The General Assembly of Presbyterian Church (U.S.A.) has suggested adding an exemption to its Board of Pensions' proposed expansion of benefits for qualified same-sex couples.
Andrew Browne, vice president and corporate secretary of the Board of Pensions, wrote in a letter to employing organizations that the creation of a "mechanism" to exempt those who may take issue with expanding pension benefits to same-sex couples is being considered.
"The Board of Pensions continues to take seriously the General Assembly's urging to design a mechanism to relieve the conscience of those for whom this coverage creates a moral dilemma," wrote Browne.
"As a first step in the process of developing a relief of conscience program, the Board of Pensions is providing the opportunity for churches and other employing organizations to formally declare their objection to extending benefits to qualified domestic partners and their children."
In March, the PC(USA) Board of Pensions approved a measure that expanded spousal and child benefits to same-sex couples which would take effect on Jan. 1, 2013. To qualify, a couple must verify their relationship with a license or certificate proving a civil marriage, civil union, or domestic partnership. The benefits will be given to same-sex couples on the same basis as heterosexual couples in the PC(USA).
Many voiced concern about the board's decision, including Paul Detterman, executive director of the conservative Presbyterians for Renewal and consultant for the Fellowship of Presbyterians.
"We feel that it was not a necessary move because there are other options available. But it is a decision they made and we do feel that it was wrong," said Detterman in an earlier interview with CP.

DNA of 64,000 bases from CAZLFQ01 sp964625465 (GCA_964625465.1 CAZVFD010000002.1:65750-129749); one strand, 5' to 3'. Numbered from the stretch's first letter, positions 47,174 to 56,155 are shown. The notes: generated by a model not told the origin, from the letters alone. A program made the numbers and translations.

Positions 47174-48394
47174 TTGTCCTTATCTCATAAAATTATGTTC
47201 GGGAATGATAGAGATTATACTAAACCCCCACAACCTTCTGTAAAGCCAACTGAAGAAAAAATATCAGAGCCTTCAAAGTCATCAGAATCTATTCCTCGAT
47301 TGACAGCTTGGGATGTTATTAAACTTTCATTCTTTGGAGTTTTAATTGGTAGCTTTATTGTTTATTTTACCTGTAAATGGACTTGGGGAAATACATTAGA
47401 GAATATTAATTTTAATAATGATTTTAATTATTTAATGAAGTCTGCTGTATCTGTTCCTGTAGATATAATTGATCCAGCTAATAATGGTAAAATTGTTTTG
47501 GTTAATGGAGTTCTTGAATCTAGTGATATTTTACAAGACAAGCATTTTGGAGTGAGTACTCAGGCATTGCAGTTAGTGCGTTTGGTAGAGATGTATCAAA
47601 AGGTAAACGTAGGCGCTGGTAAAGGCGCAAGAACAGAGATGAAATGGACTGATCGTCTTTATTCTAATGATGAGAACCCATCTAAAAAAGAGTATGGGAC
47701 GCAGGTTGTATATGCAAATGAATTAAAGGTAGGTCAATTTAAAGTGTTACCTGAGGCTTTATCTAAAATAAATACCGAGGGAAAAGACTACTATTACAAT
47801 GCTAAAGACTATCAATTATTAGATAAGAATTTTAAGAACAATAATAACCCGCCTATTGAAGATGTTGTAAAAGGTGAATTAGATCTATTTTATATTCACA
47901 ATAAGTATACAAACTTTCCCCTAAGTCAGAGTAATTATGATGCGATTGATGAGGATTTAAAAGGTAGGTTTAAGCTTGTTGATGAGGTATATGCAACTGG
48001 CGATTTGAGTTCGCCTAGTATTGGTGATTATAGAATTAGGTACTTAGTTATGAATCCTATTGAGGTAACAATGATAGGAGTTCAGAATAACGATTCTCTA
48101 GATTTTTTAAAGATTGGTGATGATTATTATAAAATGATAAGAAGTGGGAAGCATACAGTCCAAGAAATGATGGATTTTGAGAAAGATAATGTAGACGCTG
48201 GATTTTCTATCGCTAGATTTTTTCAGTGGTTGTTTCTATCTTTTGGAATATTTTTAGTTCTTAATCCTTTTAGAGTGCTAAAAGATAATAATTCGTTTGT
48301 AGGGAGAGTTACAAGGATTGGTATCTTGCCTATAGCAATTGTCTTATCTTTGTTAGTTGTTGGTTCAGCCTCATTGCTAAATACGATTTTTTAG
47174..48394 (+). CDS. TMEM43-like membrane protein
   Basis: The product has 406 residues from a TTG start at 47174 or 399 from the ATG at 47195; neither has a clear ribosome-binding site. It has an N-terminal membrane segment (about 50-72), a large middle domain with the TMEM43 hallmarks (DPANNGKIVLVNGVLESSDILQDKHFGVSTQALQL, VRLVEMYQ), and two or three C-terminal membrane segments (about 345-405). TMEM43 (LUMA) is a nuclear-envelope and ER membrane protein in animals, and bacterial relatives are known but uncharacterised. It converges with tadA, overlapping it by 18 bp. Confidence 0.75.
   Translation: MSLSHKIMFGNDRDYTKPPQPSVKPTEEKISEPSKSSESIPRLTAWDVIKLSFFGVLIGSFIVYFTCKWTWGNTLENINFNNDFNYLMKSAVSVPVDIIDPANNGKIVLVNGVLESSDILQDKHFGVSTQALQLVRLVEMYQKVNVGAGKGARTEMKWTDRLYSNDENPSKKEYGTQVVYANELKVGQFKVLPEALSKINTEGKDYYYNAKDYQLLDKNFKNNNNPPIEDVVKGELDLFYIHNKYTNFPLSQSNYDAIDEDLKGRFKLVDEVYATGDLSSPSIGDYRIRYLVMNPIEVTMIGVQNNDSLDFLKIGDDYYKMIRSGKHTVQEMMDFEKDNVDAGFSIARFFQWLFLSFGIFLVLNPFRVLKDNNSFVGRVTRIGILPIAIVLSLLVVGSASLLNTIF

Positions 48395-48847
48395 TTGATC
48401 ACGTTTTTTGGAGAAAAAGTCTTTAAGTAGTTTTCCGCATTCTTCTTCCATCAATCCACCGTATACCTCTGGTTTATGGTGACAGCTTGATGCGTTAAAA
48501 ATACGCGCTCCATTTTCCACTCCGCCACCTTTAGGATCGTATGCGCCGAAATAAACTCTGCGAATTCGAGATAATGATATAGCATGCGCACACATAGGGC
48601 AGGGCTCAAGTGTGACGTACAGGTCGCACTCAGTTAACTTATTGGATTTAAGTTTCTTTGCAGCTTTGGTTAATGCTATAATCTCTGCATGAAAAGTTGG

"We have heard a very strong response already from congregations that are very upset with it."
At present, neither the board nor the General Assembly has proposed a specific plan for exemption, as Browne wrote in his letter that the board "will need more information."
"[S]imply replicating the current relief of conscience process for abortion-related expenses under the Benefits Plan, where dues streams are separated, would not provide an effective solution in this situation," wrote Browne.
The PC(USA) Board of Pensions will formally present their expanded benefits program at the 220th General Assembly meeting in Pittsburgh, which opens this weekend.
Other issues that the 220th General Assembly will hear about involve its denomination's definition of marriage, which according to its constitution is defined as being between "a woman and a man."
Some overtures have been made by various Presbyteries in the PC(USA) to amend the definition to read "two people" while others have made overtures to keep the language as it stands.